How Long Do Chicks Need A Heat Lamp?
In poultry farms or backyard poultry houses, heat lamps are essential fixtures.
Newly-hatched chicks cannot regulate their body heat. Hence, a heat source is critical for their survival.
How long do chicks need a heat lamp? Learn this and more as you scroll on.
This kind of lamp is used more for its heating function than its lighting component. Heat lamps are useful for keeping pets and animals warm and healthy. They are inexpensive and available.
Unlike most incandescent lamps that run at 100 watts or lower, heat lamps are at 250 watts and even more. They come in a ceramic base, not plastic, to avoid melting from too much heat.
To know if the heat lamp fits your needed output, looking at its efficiency, as indicated in the retail package.
A 250-watt heat lamp with 10% lighting efficiency produces 25 watts of light and 225 watts of heat.
However, the actual temperature produced by your heat lamp is also relative to the temperature of the area where you will use it. Also, the actual heat output may be slightly higher if heat and light are concentrated in a single area rather than being emitted in all directions.
Although heat lamps are proven useful, there are also some drawbacks. First, a heat lamp is a fire hazard. With its heat, it can also burn pets especially if it is not installed at a safe distance.
To make sure that it is safe and suitable for your desired condition, make all necessary adjustments when installing it. Also, always check with a thermometer as heat can affect animal behavior.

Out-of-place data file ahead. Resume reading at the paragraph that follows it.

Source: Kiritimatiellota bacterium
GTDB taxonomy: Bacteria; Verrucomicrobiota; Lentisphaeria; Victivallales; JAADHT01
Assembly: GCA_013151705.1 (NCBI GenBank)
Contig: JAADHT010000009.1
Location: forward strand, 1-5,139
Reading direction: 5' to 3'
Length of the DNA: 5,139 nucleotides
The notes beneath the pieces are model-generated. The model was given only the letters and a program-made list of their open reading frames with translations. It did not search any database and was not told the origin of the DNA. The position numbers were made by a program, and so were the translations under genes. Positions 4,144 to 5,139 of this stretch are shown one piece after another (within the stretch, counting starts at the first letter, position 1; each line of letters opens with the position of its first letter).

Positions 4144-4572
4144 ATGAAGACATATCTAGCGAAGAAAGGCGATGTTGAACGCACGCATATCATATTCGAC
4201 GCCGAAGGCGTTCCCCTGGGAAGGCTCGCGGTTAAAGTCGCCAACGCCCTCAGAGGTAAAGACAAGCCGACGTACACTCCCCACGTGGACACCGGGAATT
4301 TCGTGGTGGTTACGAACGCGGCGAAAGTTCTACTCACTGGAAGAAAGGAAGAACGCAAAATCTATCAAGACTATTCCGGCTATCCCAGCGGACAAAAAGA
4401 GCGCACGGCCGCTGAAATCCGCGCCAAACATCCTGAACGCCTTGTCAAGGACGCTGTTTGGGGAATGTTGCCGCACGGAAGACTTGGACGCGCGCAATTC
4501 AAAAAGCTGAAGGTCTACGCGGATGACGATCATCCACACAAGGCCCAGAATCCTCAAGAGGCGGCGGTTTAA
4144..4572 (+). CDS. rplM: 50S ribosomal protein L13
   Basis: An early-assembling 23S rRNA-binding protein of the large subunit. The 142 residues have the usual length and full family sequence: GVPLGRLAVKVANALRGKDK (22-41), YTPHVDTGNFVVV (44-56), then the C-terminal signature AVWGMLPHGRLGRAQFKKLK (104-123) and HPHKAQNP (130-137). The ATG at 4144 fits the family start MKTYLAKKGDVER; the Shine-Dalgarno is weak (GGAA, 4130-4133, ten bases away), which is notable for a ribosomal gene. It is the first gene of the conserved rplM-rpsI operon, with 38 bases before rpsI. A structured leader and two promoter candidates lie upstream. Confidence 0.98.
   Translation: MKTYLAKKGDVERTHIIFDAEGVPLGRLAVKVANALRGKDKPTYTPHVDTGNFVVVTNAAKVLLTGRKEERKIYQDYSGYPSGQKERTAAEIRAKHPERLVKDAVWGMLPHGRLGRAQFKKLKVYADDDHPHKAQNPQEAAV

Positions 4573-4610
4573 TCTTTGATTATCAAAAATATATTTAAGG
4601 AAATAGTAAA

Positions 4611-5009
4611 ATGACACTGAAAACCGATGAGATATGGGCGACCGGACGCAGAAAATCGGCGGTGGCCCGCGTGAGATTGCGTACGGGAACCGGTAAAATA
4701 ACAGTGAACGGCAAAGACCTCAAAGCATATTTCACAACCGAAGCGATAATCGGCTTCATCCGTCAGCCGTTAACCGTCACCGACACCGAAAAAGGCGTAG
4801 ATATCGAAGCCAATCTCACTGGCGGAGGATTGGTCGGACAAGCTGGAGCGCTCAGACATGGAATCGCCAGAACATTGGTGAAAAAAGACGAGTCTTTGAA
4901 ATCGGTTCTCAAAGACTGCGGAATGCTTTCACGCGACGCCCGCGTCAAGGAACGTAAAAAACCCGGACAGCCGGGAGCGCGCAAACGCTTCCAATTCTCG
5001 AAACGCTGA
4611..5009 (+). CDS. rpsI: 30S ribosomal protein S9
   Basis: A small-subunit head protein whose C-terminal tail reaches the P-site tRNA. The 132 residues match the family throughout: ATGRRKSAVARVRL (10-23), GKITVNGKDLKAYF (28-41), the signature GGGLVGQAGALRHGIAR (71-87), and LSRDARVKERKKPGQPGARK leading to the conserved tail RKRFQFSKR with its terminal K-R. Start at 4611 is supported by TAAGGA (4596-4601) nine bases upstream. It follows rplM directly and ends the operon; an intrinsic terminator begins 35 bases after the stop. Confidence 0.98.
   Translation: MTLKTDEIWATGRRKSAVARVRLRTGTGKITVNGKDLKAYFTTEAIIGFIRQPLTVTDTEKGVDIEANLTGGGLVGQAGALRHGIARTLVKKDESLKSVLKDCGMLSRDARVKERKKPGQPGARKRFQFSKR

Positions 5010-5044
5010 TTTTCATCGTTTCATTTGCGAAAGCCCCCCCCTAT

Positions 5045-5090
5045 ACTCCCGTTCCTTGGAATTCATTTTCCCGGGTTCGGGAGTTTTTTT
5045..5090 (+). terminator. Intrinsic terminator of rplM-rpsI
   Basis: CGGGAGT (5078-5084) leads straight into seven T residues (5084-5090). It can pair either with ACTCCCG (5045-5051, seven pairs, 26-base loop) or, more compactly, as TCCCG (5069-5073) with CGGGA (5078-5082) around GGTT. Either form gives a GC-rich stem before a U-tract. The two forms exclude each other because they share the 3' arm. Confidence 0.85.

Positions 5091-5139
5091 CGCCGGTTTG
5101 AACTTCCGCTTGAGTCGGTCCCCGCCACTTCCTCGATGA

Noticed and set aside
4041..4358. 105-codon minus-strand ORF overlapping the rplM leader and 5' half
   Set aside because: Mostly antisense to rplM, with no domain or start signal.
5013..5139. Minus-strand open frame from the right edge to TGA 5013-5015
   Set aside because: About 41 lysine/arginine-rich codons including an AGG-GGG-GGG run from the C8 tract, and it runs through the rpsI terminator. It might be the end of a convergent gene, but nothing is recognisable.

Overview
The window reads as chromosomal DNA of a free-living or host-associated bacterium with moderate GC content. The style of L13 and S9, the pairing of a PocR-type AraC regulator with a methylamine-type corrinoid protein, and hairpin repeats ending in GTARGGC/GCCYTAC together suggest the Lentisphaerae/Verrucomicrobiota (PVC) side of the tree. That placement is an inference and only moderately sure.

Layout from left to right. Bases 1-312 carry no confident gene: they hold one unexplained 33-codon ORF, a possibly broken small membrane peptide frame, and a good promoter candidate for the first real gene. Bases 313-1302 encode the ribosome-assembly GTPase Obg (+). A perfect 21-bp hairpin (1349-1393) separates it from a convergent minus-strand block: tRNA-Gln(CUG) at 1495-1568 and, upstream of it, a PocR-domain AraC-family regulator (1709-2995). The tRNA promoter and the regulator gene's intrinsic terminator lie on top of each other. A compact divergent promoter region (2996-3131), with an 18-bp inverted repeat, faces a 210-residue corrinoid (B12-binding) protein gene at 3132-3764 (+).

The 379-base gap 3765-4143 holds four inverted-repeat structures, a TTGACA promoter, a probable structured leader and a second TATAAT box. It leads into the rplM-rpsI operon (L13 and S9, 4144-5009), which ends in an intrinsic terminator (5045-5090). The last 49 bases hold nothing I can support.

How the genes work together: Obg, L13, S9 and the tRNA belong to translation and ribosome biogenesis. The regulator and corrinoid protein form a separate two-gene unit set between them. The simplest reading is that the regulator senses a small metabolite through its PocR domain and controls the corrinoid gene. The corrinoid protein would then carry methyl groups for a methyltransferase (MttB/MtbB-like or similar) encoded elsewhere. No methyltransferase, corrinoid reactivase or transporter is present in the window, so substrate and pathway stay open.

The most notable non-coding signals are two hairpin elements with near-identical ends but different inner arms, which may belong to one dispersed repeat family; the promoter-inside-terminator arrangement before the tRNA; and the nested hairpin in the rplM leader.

Using Heat Lamps In Poultry Raising
Let’s discuss the main point of this article: how long do chicks need a heat lamp?
Newly-hatched chicks will need supplemental heat to keep their brooder box warm for about four to six weeks. Remember, chicks need to stay warm 24/7.
However, the length of time and when to use a heat lamp for chickens also depend on outside temperatures.
If you are raising chicks in winter or cold weather, they will need a heat source for at least six weeks.
Baby chicks need higher temperatures in their earliest stage. You can start between 95o to 100o. This should be the temperature at the bottom of the brooding area.
Then, you can reduce the temperature by 5o each passing week until they grow feathers. Remove the heat lamp when the temperature inside the brood box matches outside temperature.
Alternative Heat Sources
Are there other ways how to keep baby chicks warm without a heat lamp? Yes.
Some farmers do not use a heat lamp for their chicks for safety purposes. Also, they believe that heat lamps tend to keep brooder boxes very warm for the baby animals.
Before putting alternative heat sources, make sure that you build a well-insulated, off-the-ground nest for the chicks. You can use straw bedding, paper, and feathers. Ideally, chicks will huddle together to keep themselves warm.
Hot water bottles are a good alternative to keep chicks from the cold. Put these bottles in the brooding area so chicks can snuggle against them to keep warm.
Also, you can place milk gallons filled with hot tap water inside the brooding area. Drape the gallons with polar fleece flaps where chicks can hide away from the cold—just like mama hen’s wings.
These alternative heat sources are also economical as they do not require electricity.
How long do chicks need a heat lamp, or do they really need one at all? The answer is up to you. The most important thing is to keep your chicks warm until they have adapted and ready to join the flock.